Can I Keep My Car If I File Bankruptcy In Iowa – Part 2
In Part 1 of Can I Keep My Car If I File Bankruptcy In Iowa we looked at five questions that must be answered each time we are looking at saving a car in bankruptcy. If you haven’t already read the previous post, you should take a moment and read it. Just to review, the five (5) questions are:
- How Many Cars Do You Own? (Really, read the other blog post. You may be surprised how many cars you “own.”)
- What are the Year, Make, Model, and Condition of Each of Your Vehicles?
- How Much Is Each Vehicle Worth?
- Are There Any Loans Against The Vehicles?
- Is There Equity in The Car?
In order to decide if you get to keep your car when you file for bankruptcy we apply one final test. That test is the:
15 U.S.C. § 1692g – Your right to dispute and request verification of a debt
If you have defaulted on a debt owed to the original creditor several things may occur. The original creditor (for example: Capital One, HSBC, GE Money, Mercy Hospital, etc.) may do one of the following:
- Close the account; charge off the debt and issue you a 1099-C tax form (forgiveness of debt). It ends there. You pay tax on the debt forgiven as income;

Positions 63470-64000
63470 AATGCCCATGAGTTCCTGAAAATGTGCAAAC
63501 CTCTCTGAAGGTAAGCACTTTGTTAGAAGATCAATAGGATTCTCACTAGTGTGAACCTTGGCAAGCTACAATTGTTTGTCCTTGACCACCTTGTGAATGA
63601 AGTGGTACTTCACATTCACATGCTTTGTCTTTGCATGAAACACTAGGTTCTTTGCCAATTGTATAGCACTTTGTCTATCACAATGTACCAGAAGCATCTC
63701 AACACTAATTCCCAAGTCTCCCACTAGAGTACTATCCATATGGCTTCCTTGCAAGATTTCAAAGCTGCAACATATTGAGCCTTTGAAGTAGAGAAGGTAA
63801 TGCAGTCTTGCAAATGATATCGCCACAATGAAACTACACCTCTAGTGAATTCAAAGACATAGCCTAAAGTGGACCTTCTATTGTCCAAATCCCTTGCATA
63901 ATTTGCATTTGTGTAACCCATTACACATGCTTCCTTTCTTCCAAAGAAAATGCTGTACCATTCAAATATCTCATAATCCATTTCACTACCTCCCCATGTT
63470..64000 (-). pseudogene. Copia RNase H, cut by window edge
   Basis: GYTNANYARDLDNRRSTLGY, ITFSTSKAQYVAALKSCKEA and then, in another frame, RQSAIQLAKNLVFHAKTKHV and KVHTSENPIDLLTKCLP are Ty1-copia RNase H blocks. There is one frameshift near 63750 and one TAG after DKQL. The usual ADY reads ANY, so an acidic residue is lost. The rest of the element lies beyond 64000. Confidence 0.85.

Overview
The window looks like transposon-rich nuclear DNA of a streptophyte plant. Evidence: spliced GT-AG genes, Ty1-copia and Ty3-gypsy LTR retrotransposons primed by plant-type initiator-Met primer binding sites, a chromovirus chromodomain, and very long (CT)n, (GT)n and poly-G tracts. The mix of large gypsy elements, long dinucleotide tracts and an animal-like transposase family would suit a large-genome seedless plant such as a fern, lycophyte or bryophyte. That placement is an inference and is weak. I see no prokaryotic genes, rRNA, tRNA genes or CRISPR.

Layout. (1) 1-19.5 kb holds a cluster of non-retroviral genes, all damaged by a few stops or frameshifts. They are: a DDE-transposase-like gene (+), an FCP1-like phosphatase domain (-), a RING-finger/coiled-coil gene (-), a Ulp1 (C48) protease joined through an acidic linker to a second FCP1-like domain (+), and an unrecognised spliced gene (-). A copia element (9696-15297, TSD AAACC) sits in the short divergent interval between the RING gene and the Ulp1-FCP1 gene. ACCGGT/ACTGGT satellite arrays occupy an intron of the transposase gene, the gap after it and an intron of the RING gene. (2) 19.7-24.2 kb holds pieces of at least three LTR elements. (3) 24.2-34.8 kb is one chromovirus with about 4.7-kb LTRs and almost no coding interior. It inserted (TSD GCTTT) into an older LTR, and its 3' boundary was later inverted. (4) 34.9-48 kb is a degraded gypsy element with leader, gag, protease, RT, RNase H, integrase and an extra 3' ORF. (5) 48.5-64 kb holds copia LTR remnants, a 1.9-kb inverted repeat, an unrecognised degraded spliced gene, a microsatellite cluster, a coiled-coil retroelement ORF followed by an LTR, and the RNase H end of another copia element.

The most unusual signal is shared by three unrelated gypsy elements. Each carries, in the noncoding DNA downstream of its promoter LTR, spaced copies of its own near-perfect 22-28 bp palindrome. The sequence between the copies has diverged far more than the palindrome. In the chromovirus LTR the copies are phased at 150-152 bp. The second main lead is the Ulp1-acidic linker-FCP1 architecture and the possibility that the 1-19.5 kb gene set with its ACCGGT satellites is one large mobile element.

- Close the account and immediately send the debt to a “legitimate” law firm to file a collection lawsuit;
- Close the account; charge off the debt and sell the debt to a collection agency for collection;
- Assign the defaulted debt to a collection agency for collection. Although it is assigned as opposed to sold, the collection agency is a separate entity from the original creditor.
- You may also be facing a situation where the debt has been sold or assigned several times to several different collection agencies.
There is one major ground rule to remember here:
Countdown of the top Five Reasons People In Iowa File Bankruptcy
5. Unexpected Expenses. Most unexpected expenses come from a loss of property due to theft or natural disasters. Here we could be dealing with such things as floods, earthquakes, tornadoes, and other natural tragedies. Most people have some type of insurance coverage over their property, but not enough or at least not the right kind. Many homeowners are likely unaware that they must take out separate coverage for certain events such as earthquakes. Homeowners who do not have coverage specific to the event then they do not only face losing their homes, but most or all of their possessions as well.